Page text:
For the Birds Radio Program: Birds of Ireland
On St. Patrick’s Day, what else could Laura talk about?
(Recording of a Common Loon)
Top o’ the mornin’ to you. In honor of St. Patrick’s day, I thought I’d talk about the birds of Ireland. Because of the island effect, Ireland has a warm, wet climate, averaging 40 degrees in winter and 60 degrees in summer, even though the Emerald Isle is actually quite a bit further north than the northland—the southernmost tip of the island is further north than Winnipeg, and the center is about even with Saskatoon. The landscape of most of Ireland is peat bogs, gently rolling pastures, and farmlands. Peat is burned for fuel and electricity, and in order to harvest it, much of the bogland has been drained, destroying habitat for many wetland species. The central lowlands are bordered by mountains which rise near the coast.
A lot of the birds we take for granted in Minnesota are not present in Ireland, or anywhere in Europe for that matter. There are no relatives of our thrashers, catbirds, warblers, blackbirds, cowbirds, bobolinks, or orioles. Thomas Jefferson tried to prove the superiority of American birds over European species using the mockingbird as evidence. Jefferson proclaimed the mocker’s song to be greater than anything heard in Europe. Ireland, like the rest of Europe, Asia, and Africa, also completely lacks hummingbirds. Apparently St. Patrick drove away more than snakes. Because Ireland is separated from the European mainland, it also lacks some of the land birds found elsewhere in Europe, like spoonbills and shrikes. Storks, which were once a common European species, are not found at all in Ireland. This may partly explain why the Irish human population is less than half of what it was in 1845.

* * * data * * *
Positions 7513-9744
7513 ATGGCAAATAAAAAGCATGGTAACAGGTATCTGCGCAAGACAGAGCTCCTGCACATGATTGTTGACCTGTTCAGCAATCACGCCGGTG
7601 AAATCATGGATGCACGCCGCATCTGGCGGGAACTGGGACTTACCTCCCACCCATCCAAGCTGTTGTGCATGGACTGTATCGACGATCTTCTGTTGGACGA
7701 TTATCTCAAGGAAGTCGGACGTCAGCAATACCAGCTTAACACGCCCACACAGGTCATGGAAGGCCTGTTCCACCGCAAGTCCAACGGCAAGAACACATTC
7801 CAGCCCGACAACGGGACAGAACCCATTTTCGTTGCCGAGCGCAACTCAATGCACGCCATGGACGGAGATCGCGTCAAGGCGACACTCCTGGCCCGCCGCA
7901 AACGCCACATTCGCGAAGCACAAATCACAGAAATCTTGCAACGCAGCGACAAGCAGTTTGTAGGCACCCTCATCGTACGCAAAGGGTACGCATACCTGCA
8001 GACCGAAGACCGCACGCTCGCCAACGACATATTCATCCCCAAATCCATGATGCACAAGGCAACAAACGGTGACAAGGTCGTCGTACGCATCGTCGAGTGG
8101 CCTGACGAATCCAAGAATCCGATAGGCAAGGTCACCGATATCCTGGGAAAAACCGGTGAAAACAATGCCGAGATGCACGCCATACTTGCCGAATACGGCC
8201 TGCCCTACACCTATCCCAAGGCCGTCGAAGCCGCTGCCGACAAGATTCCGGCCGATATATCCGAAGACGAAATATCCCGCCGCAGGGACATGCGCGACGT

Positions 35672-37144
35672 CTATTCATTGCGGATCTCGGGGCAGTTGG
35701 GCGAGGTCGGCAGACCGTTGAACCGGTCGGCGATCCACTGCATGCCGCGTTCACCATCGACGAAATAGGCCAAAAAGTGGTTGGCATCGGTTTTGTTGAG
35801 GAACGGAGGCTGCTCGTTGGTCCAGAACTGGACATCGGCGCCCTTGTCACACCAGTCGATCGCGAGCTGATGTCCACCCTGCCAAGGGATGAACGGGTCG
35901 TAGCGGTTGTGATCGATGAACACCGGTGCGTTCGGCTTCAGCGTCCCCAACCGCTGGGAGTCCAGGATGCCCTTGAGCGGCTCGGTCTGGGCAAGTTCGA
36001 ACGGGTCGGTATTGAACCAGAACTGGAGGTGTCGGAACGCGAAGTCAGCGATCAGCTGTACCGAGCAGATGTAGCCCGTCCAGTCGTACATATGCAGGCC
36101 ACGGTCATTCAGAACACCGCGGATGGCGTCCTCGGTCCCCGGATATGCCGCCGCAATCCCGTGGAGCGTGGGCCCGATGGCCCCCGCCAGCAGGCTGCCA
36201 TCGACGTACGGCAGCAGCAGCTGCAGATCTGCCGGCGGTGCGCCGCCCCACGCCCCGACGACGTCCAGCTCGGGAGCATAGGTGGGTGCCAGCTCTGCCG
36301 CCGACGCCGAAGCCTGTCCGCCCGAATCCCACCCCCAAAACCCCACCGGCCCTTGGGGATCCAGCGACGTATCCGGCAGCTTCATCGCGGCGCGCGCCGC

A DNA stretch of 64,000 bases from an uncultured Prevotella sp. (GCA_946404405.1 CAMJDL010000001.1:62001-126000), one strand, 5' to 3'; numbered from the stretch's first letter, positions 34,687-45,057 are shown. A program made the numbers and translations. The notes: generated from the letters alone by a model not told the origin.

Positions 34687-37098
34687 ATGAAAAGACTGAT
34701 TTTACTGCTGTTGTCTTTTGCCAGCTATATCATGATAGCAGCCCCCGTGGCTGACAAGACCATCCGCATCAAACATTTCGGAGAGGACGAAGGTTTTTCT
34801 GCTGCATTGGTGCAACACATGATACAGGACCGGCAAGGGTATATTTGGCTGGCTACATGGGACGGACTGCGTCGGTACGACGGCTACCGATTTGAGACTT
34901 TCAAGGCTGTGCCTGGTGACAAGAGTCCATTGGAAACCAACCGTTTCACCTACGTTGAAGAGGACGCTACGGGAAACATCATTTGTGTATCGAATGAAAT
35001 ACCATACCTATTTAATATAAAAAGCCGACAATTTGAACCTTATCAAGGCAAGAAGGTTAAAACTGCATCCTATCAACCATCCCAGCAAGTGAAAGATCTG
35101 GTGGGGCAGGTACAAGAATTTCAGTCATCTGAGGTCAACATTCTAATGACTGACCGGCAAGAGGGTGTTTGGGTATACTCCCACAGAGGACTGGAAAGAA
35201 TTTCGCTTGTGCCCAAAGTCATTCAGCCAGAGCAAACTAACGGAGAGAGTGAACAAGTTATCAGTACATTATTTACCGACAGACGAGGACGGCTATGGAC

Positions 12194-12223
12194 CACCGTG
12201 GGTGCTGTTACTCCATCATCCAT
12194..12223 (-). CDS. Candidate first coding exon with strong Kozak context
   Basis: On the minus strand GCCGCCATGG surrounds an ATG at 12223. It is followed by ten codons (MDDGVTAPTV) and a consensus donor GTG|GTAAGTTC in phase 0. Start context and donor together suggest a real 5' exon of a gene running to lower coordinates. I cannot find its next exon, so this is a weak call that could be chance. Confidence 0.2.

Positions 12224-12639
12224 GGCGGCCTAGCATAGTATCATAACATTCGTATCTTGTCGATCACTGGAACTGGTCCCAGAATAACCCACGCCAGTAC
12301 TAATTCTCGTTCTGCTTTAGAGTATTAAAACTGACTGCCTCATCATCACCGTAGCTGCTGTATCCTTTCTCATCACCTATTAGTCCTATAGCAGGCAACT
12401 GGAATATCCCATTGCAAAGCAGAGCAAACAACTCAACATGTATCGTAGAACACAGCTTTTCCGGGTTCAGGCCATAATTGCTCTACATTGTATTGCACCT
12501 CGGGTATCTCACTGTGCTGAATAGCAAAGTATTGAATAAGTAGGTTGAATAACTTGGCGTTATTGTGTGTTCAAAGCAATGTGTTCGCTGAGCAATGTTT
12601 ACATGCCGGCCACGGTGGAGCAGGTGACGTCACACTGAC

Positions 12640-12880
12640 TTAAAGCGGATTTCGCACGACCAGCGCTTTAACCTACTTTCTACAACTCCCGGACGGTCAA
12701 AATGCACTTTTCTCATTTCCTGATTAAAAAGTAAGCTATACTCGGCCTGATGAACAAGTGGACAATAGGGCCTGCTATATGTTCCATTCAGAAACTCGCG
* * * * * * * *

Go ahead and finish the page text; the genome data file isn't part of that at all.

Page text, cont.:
What they call a Sand Martin in Ireland and England is the same as our own Rough-winged Swallow. Their nightjar is closely related to our Whip-poor-will. Minnesota’s state bird is called the Great Northern Diver on the British Isles. Their Great Tit looks like an exotic Black-capped Chickadee with yellowish-buff sides and bluish wings. Irishmen see creepers, nuthatches, and robins, though what they call a robin is related to our kinglets, and their blackbird is related to our robin. The only waxwing found in Ireland, England, or Europe is our Bohemian Waxwing—Cedar Waxwings are strictly American. The only Irish wren, or Jenny Wren, is the species we call the winter wren. They get mallards over there, and have introduced Canada Geese, though the geese over there have lost their instinct to migrate.
Some birds found in Ireland cannot be found anywhere in the New World. The Alpine Accentor, a brownish gray, medium-sized songbird, is found in the mountainous regions near the coast, and a dull little bird called the Dunnock is found throughout much of the island. Our raven is found there, but instead of crows, they get rooks and jackdaws. Nightingales and skylarks are common. They also share plenty of common birds with us. IRA car bombs have probably killed hundreds of pigeons, House Sparrows, and Starlings, as well as human beings.
My great-grandparents came to America from Ireland. They passed down a few tales about the potato famine and the troubles, and many stories about the incredible beauty of the Emerald Isle, which I confused with the Emerald City of Oz when I was little. But they didn’t pass down one word about the birds of Ireland. To get more than a cursory overview of Ireland’s avian treasures, I’ll have to go there myself some day.
(Recording of a Common Loon)
This is Laura Erickson, and this program has been “For the Birds.”